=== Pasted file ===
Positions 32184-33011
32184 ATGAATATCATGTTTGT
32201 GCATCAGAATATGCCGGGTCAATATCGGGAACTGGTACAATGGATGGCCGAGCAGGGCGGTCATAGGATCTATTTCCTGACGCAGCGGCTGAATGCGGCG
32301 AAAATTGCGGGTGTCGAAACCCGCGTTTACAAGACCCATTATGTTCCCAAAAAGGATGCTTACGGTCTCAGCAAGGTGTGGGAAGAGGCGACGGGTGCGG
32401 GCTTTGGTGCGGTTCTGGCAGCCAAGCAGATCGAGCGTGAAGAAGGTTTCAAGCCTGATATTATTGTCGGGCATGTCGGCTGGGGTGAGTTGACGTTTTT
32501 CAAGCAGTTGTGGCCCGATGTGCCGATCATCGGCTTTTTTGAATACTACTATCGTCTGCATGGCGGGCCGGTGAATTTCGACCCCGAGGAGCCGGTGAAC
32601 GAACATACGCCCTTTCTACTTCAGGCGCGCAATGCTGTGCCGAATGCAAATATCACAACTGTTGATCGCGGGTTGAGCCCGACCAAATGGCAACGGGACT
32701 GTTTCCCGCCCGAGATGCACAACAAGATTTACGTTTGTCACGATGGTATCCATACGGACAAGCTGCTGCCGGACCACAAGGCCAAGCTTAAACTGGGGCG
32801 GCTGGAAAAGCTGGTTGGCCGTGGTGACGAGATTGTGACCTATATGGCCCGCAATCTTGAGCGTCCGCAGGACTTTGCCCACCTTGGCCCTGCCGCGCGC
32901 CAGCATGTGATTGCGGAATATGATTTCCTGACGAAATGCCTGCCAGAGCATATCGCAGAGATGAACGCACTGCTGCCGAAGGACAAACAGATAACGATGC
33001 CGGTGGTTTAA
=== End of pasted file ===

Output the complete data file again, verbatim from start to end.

Positions 32184-33011
32184 ATGAATATCATGTTTGT
32201 GCATCAGAATATGCCGGGTCAATATCGGGAACTGGTACAATGGATGGCCGAGCAGGGCGGTCATAGGATCTATTTCCTGACGCAGCGGCTGAATGCGGCG
32301 AAAATTGCGGGTGTCGAAACCCGCGTTTACAAGACCCATTATGTTCCCAAAAAGGATGCTTACGGTCTCAGCAAGGTGTGGGAAGAGGCGACGGGTGCGG
32401 GCTTTGGTGCGGTTCTGGCAGCCAAGCAGATCGAGCGTGAAGAAGGTTTCAAGCCTGATATTATTGTCGGGCATGTCGGCTGGGGTGAGTTGACGTTTTT
32501 CAAGCAGTTGTGGCCCGATGTGCCGATCATCGGCTTTTTTGAATACTACTATCGTCTGCATGGCGGGCCGGTGAATTTCGACCCCGAGGAGCCGGTGAAC
32601 GAACATACGCCCTTTCTACTTCAGGCGCGCAATGCTGTGCCGAATGCAAATATCACAACTGTTGATCGCGGGTTGAGCCCGACCAAATGGCAACGGGACT
32701 GTTTCCCGCCCGAGATGCACAACAAGATTTACGTTTGTCACGATGGTATCCATACGGACAAGCTGCTGCCGGACCACAAGGCCAAGCTTAAACTGGGGCG
32801 GCTGGAAAAGCTGGTTGGCCGTGGTGACGAGATTGTGACCTATATGGCCCGCAATCTTGAGCGTCCGCAGGACTTTGCCCACCTTGGCCCTGCCGCGCGC
32901 CAGCATGTGATTGCGGAATATGATTTCCTGACGAAATGCCTGCCAGAGCATATCGCAGAGATGAACGCACTGCTGCCGAAGGACAAACAGATAACGATGC
33001 CGGTGGTTTAA